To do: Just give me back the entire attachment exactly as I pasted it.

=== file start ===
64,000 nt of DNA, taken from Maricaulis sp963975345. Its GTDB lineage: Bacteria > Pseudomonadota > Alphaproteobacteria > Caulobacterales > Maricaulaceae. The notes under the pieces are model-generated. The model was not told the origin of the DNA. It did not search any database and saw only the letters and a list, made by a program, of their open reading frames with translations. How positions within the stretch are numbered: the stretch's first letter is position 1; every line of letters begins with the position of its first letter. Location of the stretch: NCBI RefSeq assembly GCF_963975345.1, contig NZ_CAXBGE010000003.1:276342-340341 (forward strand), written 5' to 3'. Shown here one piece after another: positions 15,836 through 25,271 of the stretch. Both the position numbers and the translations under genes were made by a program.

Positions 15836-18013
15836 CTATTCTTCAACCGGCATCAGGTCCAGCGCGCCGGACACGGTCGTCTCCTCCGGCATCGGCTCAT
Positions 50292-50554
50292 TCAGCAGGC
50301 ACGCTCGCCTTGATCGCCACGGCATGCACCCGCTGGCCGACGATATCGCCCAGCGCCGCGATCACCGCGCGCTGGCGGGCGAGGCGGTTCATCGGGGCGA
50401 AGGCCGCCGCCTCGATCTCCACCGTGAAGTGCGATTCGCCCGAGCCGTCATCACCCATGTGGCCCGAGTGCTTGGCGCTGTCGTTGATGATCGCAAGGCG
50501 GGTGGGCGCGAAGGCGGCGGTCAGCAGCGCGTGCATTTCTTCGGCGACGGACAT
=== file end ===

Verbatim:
64,000 nt of DNA, taken from Maricaulis sp963975345. Its GTDB lineage: Bacteria > Pseudomonadota > Alphaproteobacteria > Caulobacterales > Maricaulaceae. The notes under the pieces are model-generated. The model was not told the origin of the DNA. It did not search any database and saw only the letters and a list, made by a program, of their open reading frames with translations. How positions within the stretch are numbered: the stretch's first letter is position 1; every line of letters begins with the position of its first letter. Location of the stretch: NCBI RefSeq assembly GCF_963975345.1, contig NZ_CAXBGE010000003.1:276342-340341 (forward strand), written 5' to 3'. Shown here one piece after another: positions 15,836 through 25,271 of the stretch. Both the position numbers and the translations under genes were made by a program.

Positions 15836-18013
15836 CTATTCTTCAACCGGCATCAGGTCCAGCGCGCCGGACACGGTCGTCTCCTCCGGCATCGGCTCAT
Positions 50292-50554
50292 TCAGCAGGC
50301 ACGCTCGCCTTGATCGCCACGGCATGCACCCGCTGGCCGACGATATCGCCCAGCGCCGCGATCACCGCGCGCTGGCGGGCGAGGCGGTTCATCGGGGCGA
50401 AGGCCGCCGCCTCGATCTCCACCGTGAAGTGCGATTCGCCCGAGCCGTCATCACCCATGTGGCCCGAGTGCTTGGCGCTGTCGTTGATGATCGCAAGGCG
50501 GGTGGGCGCGAAGGCGGCGGTCAGCAGCGCGTGCATTTCTTCGGCGACGGACAT